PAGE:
The rise of e-commerce has changed the way that we shop, and with it, the way that we think about retail spaces.
Retailers and brands have responded by developing dark stores and quick-commerce platforms, seeking to better position themselves for an omnichannel future in which the physical and digital worlds are becoming increasingly blurred.
The latest Daymon Perspective report examines how dark stores and quick commerce are together playing an increasingly important role in the reinvention of retail. We take a look at some of the key findings, as follows.
Dark Stores: Fulfilling Online Orders Efficiently
Dark stores are essentially closed-off bricks-and-mortar locations that have been repurposed as fulfilment centres for online orders.
Said locations can be optimised for inventory management and order fulfilment, with layouts designed for efficient picking and storage.
This means that retailers can offer a wider range of products and faster delivery times than those of bricks-and-mortar locations, and also provide click-and-collect services – all of which are becoming increasingly important in today’s world of instant gratification.
Quick Commerce: Shortening The Path To Consumers
As Daymon has stated in its investigation into the on-demand micro-trend, the new definition of convenience is ‘what you want, when, where, and how you want it.’ This, in turn, has forced mainstream retailers and brands to adapt, to ensure that they remain relevant and appealing, and it has, in turn, irrevocably transformed the retail landscape.
Many have turned to quick-commerce specialists to provide last-mile delivery support to their own online solutions.
One of the most notable examples of this in action is Carrefour’s Sprint service – developed in partnership with quick-commerce provider Cajoo – which launched in 2021, with fulfilment switching to Flink, following its takeover of Cajoo a year later.
The service is available on the Uber Eats app and enables shoppers in a selection of French cities to receive orders in less than 15 minutes from a selection of around 2,000 food and non-food products, including Carrefour private-brand products.
While the quick-commerce trend might have enjoyed a surge during the pandemic, it has retained its relevance today, consistent with the demand for hyper-local delivery from an always-on consumer base.
The Impact Of The Rising Cost of Living
The rising cost of living is having a significant impact on the world of quick commerce.
Over the past few years, rapid grocery delivery services have surged in popularity, with consumers increasingly turning to them as a replacement or complement to traditional shopping channels.
This has resulted in market saturation, with large companies acquiring or merging with small brands to compete.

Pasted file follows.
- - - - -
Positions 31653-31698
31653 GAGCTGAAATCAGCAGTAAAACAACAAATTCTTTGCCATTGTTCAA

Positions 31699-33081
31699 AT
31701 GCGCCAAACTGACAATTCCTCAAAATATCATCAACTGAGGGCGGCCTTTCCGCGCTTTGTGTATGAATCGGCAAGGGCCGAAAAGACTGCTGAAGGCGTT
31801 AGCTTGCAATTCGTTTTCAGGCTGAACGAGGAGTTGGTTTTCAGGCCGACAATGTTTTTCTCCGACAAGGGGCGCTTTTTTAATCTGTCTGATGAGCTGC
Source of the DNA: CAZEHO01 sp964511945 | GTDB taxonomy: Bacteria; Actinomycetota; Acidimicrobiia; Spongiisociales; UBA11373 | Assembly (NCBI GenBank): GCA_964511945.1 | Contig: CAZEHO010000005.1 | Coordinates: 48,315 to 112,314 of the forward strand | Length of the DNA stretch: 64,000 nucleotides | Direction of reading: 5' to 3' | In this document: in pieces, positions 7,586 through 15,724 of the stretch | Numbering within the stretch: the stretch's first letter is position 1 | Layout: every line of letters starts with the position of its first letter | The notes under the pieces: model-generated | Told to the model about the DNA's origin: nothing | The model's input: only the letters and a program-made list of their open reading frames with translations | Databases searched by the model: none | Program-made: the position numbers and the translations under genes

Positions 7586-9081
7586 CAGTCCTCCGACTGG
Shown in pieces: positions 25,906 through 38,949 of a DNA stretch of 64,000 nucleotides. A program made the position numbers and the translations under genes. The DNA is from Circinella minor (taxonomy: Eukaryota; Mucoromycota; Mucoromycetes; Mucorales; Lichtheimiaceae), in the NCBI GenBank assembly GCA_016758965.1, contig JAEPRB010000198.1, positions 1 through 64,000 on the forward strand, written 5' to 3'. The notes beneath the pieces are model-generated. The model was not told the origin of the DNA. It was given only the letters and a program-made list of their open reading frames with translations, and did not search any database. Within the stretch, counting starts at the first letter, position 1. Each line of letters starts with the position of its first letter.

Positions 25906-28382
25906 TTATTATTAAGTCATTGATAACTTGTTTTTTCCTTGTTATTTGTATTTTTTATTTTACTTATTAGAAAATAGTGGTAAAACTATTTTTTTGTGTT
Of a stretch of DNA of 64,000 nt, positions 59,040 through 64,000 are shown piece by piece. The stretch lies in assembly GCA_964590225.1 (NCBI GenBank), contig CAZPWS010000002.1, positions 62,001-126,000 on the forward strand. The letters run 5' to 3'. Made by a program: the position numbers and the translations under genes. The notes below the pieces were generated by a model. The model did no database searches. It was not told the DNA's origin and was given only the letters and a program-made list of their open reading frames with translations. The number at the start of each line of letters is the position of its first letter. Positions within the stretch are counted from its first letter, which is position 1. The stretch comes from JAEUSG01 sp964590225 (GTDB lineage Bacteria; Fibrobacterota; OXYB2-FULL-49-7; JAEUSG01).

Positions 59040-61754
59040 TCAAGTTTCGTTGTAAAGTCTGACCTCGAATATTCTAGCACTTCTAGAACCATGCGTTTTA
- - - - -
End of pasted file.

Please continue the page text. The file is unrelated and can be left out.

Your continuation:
With quick-commerce operators limited in their ability to implement price increases – and customer basket sizes dwindling – the current inflationary situation presents a dilemma.
To tackle this issue, several operators have partnered with traditional retailers to increase their customer base and average basket value.
For example, the partnership between Getir and Co-op in the UK has ‘proven to be popular’, according to the retailer, and it has helped Getir increase its average basket value.
Additionally, some companies have attempted to combat inflation by offering value-added services, such as reducing prices on products impacted the most by inflation.
The Role Of Private Brands
Gopuff, which operates in the United States, was one of the first rapid grocery delivery companies to introduce a private-brand range of high-quality snacks, water, and home essentials.
By the end of last year, Gopuff had launched its fourth private brand, Goodnow, in the health-and-wellness space. The company plans to continue expanding its private-brand portfolio, as it monitors its customers’ needs and evaluates opportunities.
Following on from this, Gorillas – a German quick-commerce operator that was acquired by Getir at the end of last year – unveiled its first private-brand ranges in four key markets: France, the UK, the Netherlands, and its home market.
Launched in mid-2022, the four brands were developed based on customer insights and include Gorillas Daily, which offers everyday essentials, like spreads, sliced meat and cheese, at entry-level prices; Gorillas Premium, a selection of top-end products; Hot Damn!, offering a range of premium coffee products; and <start-up beer>, which features both craft beer and pale-ale SKUs.
Today’s fast-paced lifestyle, coupled with the demand for greater convenience, has fuelled the rise of dark stores and quick-commerce solutions.
With retailers continuing to invest in their omnichannel capabilities, to remain competitive and meet customer expectations, these channels are likely to remain.
However, the future composition of the quick-commerce landscape is still to be determined. For example, sustainability is an increasingly important factor, which is likely to lead operators to embrace more eco-friendly delivery solutions, such as electric vehicles and bikes.
At the same time, operators need to ensure that they are up to speed with the latest technological advancements in the sector – from solutions to optimise inventory and demand to artificial intelligence-powered chatbots that provide next-generation customer engagement.
And then there’s the private-brand factor – just as in the bricks-and-mortar retail space, private brands will likely become a critical differentiating element in quick commerce, enabling retailers to increase profitability and drive increased customer loyalty. An exciting future awaits!
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